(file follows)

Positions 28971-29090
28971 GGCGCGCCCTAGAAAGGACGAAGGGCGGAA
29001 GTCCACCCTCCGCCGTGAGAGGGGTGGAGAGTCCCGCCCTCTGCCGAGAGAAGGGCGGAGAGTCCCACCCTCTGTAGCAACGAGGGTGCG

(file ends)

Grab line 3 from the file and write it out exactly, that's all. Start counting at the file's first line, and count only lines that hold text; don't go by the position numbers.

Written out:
29001 GTCCACCCTCCGCCGTGAGAGGGGTGGAGAGTCCCGCCCTCTGCCGAGAGAAGGGCGGAGAGTCCCACCCTCTGTAGCAACGAGGGTGCG